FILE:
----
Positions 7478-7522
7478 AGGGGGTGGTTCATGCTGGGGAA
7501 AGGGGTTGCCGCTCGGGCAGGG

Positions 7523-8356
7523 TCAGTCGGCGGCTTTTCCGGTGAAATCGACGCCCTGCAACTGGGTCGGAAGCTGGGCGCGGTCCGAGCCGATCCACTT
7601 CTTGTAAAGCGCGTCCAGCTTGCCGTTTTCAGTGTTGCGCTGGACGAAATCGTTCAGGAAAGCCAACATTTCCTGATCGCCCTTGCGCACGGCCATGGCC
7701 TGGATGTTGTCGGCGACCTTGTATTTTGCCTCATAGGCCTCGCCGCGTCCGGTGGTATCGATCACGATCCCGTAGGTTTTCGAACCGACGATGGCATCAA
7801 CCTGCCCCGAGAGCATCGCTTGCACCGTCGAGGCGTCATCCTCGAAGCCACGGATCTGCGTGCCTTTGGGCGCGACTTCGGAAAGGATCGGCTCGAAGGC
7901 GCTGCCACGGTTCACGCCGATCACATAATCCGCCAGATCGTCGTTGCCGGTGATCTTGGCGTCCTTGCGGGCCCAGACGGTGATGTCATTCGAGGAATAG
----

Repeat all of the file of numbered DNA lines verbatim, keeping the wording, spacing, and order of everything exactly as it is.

Positions 7478-7522
7478 AGGGGGTGGTTCATGCTGGGGAA
7501 AGGGGTTGCCGCTCGGGCAGGG

Positions 7523-8356
7523 TCAGTCGGCGGCTTTTCCGGTGAAATCGACGCCCTGCAACTGGGTCGGAAGCTGGGCGCGGTCCGAGCCGATCCACTT
7601 CTTGTAAAGCGCGTCCAGCTTGCCGTTTTCAGTGTTGCGCTGGACGAAATCGTTCAGGAAAGCCAACATTTCCTGATCGCCCTTGCGCACGGCCATGGCC
7701 TGGATGTTGTCGGCGACCTTGTATTTTGCCTCATAGGCCTCGCCGCGTCCGGTGGTATCGATCACGATCCCGTAGGTTTTCGAACCGACGATGGCATCAA
7801 CCTGCCCCGAGAGCATCGCTTGCACCGTCGAGGCGTCATCCTCGAAGCCACGGATCTGCGTGCCTTTGGGCGCGACTTCGGAAAGGATCGGCTCGAAGGC
7901 GCTGCCACGGTTCACGCCGATCACATAATCCGCCAGATCGTCGTTGCCGGTGATCTTGGCGTCCTTGCGGGCCCAGACGGTGATGTCATTCGAGGAATAG